The Story of Cherrywood Coffeehouse
APRIL 23, 2010: Geaux Cherrywood!
Louisiana flavor comes to French Place
BY KATE X MESSER
Despite the "Geaux Saints" marquee outside and the purple glow of the Abita Beer neon within, Cherrywood Coffeehouse (1400 E. 38½, 538-1991), insists proprietor Ryan Marks, is not New Orleans-themed. He concedes, however, it can't help being chock-full of Southern Louisiana flavor. "I grew up eating my grandma's and mom's food and at fresh seafood joints in New Orleans," says Marks. "If you notice my sign outside, it says in big ol' letters, 'Real Food.' That's the guiding principle."
Marks moved to Austin in 1993, and after a few ventures, in 2005 he opened the Garden District, a small SoCo coffee shop, now mostly run by wife Jennifer. The Marks live in French Place and have had their eyes on Cherrywood since its Pato's Tacos (and later, Quack's) days. In February 2009, they moved in with a starter menu of beverages, baked goods, breakfast tacos, burgers, and sandwiches.
Chef Kevin Jackson (Shaggy's, the Woodland) and Marks are discussing daily specials, from red beans and rice – "the traditional New Orleans Monday meal," notes Marks – to fried chicken on the bone. "Another dish we might do? Crawfish enchiladas. I had them at Jazz Fest last year. Chef made some yesterday; they were pretty damn good."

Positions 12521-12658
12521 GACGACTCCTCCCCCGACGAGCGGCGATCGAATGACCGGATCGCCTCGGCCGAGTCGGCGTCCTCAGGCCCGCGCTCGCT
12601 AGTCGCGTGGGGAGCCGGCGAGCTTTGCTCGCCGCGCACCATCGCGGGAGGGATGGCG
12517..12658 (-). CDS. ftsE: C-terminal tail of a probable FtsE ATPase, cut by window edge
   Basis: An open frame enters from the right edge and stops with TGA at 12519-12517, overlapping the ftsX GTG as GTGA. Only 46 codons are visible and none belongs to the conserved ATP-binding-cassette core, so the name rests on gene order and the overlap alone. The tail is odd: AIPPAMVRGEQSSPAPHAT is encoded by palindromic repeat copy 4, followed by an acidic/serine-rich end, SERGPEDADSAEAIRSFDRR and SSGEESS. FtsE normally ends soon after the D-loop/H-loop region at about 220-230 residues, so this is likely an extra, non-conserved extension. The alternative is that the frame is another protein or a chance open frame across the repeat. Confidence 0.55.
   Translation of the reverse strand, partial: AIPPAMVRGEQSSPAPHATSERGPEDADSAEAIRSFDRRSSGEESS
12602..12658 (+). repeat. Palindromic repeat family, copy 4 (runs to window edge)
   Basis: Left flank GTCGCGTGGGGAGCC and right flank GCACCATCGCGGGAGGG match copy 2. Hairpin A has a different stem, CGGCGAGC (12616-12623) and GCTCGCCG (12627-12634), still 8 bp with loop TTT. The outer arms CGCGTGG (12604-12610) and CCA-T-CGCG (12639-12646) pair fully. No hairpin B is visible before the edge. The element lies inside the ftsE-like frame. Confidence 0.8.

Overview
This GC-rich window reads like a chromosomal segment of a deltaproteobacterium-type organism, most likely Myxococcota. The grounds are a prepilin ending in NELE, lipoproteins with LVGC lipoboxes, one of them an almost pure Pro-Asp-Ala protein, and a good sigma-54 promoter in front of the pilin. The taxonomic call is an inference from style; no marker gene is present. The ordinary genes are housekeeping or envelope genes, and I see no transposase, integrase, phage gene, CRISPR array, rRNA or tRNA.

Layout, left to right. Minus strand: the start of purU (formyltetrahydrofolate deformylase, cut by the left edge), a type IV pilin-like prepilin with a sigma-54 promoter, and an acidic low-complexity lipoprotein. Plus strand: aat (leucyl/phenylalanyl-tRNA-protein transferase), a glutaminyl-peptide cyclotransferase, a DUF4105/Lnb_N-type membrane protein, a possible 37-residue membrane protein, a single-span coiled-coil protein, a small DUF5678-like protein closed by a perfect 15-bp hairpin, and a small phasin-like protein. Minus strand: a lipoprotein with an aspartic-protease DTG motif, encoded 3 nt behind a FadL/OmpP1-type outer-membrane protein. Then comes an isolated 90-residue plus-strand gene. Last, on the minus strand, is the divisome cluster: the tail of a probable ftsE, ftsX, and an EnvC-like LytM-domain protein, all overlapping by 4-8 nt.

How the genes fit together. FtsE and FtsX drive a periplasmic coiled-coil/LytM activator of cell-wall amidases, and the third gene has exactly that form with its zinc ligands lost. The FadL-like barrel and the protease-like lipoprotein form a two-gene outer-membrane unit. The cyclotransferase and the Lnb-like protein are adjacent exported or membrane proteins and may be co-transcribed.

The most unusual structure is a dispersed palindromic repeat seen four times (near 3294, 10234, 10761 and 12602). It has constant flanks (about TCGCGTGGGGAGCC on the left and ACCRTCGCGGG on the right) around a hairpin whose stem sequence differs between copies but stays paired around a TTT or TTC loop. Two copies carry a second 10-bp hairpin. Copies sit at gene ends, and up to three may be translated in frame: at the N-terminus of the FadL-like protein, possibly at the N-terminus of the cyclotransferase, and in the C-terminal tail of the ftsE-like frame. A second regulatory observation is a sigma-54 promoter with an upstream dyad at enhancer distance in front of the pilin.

Marks' family goes to the New Orleans Jazz Festival every year – since 1987 as vendors Cee Cee's Snowballs. "My family makes the best chocolate snowball there is. It's not like any in New Orleans or here, which is basically Hershey's syrup and simple syrup mixed up. That ain't it."
And when Marks talks about what excites him most at Jazz Fest, he gets wistful about jazz legend Allen Toussaint but really goes off on the food: "The crawfish enchiladas, try those! The cochon de lait ... the duck and andouille gumbo, and Crawfish Monica. That's something else that might end up on our menu ... but it won't be called Crawfish Monica."
"Hmmm. And Cherrywood is not New Orleans-themed, right?" I poke.
"My New Orleans flavor comes out in the dishes that we serve. It's not New Orleans-themed. You know, our breakfast tacos aren't New Orleans flavored. I wish we could do beignets, but that's a totally different field."
"How about a beignet taco?" I ask.
"That could be open for discussion," Marks grins.
Desserts and pastries are all pre-made/store bought, but decent enough to cure the sweet tooth.
I live close by, so it's on the top of my list for a good burger and a cold beer.